European financial institutions could face fines totalling €4.7 billion in the first three years under the new General Data Protection Regulation (GDPR), according to a study by Consult Hyperion.
The report, commissioned by security outfit AllClear ID, estimates that financial institutions may experience 384 data breaches during the timeframe, with fines as high as €260m per breach.
The figures were compiled from an analysis of historic data breach figures, adjusted for the size of financial institution. GDPR sanction levels were then applied to the data. It was assumed that breaches were at the lower end of the GDPR fine scale, which is €10m or 2% of global annual turnover.
Consult Hyperion stresses that the €4.7 billion figure is a conservative forecast, as it excludes compensation claims, costs associated with lost customers, damaged reputations and senior executive resignations.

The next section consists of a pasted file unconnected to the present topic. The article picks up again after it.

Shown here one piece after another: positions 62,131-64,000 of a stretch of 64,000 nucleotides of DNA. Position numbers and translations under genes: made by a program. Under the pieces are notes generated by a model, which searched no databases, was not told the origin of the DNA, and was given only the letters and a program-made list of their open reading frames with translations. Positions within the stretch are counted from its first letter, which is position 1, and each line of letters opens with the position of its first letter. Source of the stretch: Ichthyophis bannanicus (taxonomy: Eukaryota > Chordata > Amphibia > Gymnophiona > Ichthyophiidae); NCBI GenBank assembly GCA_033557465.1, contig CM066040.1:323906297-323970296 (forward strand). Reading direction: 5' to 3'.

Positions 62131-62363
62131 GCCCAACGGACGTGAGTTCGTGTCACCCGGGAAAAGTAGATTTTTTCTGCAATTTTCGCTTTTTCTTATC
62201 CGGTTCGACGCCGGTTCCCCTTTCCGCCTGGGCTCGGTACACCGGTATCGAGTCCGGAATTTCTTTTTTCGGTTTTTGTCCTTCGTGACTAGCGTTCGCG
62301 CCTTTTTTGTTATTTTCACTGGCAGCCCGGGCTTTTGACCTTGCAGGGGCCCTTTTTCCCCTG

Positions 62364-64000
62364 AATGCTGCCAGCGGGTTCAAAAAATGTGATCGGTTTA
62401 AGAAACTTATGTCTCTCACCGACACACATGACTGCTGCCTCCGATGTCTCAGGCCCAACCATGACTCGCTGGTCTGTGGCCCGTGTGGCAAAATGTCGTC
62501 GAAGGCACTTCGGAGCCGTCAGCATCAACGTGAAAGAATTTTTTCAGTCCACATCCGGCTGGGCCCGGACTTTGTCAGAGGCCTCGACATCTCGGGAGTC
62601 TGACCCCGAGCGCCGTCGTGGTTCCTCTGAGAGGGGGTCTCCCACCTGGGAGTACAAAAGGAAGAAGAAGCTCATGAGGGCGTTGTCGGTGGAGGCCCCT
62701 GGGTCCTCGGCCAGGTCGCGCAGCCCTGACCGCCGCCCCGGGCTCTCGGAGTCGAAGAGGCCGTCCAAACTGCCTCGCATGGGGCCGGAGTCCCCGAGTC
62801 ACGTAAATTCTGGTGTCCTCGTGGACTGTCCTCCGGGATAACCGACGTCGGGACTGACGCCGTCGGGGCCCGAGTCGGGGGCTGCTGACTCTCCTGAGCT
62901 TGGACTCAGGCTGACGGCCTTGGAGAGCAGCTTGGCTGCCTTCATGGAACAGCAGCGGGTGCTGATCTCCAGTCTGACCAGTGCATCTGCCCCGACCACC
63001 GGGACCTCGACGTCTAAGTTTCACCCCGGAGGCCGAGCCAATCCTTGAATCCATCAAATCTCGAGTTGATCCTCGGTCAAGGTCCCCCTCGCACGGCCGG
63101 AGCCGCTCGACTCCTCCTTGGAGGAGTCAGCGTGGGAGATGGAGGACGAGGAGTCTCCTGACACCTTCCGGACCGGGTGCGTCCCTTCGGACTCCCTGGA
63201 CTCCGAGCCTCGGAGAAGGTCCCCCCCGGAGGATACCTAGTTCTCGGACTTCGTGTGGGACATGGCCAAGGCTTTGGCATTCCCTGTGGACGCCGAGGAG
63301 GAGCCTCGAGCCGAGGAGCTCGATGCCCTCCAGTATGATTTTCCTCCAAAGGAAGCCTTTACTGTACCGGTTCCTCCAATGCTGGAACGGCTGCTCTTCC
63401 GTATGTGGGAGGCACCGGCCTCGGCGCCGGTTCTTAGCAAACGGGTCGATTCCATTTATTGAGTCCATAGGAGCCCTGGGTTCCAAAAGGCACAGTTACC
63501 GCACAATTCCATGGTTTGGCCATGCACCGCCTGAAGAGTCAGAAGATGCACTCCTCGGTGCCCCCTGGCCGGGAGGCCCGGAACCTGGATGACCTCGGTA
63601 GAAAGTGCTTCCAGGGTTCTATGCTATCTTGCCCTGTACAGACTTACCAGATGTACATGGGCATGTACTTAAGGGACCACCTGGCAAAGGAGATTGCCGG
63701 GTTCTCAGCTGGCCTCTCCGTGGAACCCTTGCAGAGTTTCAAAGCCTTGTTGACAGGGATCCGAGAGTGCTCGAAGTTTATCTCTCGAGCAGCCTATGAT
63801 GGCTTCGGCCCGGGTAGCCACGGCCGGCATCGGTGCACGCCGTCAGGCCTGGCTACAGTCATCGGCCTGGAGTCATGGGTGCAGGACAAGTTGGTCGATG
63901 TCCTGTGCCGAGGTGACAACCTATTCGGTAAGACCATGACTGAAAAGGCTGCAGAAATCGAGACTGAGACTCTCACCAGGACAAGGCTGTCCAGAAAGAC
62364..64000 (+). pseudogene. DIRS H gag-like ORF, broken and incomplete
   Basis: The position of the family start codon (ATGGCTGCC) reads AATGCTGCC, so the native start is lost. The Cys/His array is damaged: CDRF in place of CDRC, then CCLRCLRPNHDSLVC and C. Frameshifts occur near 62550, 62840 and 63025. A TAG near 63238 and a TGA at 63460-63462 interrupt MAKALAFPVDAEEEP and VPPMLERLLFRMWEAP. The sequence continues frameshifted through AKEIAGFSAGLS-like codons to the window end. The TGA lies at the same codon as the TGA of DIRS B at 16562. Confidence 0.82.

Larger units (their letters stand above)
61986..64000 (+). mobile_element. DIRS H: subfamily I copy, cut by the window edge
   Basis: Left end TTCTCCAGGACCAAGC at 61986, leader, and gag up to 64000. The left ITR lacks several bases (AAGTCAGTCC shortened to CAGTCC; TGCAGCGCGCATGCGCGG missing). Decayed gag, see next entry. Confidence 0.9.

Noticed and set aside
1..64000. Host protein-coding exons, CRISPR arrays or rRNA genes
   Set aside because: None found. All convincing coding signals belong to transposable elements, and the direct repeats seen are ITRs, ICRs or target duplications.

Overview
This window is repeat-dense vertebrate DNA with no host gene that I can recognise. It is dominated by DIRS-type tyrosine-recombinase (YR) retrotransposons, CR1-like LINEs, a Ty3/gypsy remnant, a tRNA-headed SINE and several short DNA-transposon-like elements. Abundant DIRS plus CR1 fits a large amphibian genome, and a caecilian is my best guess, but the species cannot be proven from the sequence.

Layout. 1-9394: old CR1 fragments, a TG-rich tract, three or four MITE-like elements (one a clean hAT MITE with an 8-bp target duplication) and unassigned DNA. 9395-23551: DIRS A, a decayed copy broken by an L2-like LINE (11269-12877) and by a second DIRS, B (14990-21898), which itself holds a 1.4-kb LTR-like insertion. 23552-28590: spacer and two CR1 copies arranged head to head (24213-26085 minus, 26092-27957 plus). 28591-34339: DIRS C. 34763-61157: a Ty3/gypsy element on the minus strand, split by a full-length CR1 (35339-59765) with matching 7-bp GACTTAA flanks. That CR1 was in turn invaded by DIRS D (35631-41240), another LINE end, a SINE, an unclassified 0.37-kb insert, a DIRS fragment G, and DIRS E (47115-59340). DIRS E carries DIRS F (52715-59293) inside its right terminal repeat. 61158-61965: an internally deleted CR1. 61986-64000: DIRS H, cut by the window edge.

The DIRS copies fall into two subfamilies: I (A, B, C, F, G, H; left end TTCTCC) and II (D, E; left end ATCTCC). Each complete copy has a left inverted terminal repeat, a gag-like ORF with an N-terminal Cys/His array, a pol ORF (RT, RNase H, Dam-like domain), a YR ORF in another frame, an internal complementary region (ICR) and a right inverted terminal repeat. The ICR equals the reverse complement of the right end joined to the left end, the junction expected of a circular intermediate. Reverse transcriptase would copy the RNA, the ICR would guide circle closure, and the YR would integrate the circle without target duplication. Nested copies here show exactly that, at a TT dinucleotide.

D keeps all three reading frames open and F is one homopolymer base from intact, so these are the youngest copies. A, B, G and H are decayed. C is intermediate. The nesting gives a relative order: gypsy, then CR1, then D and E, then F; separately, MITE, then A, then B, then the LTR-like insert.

“The highest risk item in the GDPR is the 72-hour breach notification requirement, and banks are not mitigating this,” says Tim Richards, principal consultant, Consult Hyperion. “Data breaches are an unfortunate fact of life for financial institutions, and our analysis suggests that there have been no fewer than 27 data breach incidents among European Tier 1 banks in the last decade, with some banks as multiple offenders, potentially liable for fines at the 4% level. This indicates an 8% chance that any Tier 1 bank will suffer a data breach in any given year.”
He says that new European regulations such as PSD2, ePR and AMLD4/5 are likely to compound the issue by opening additional liabilities.
With less than a year before GDPR goes live the report advises banks to take urgent action by drafting in the expertise to deal with breach-specific issues and to handle the volume of queries generated when data loss is publicised.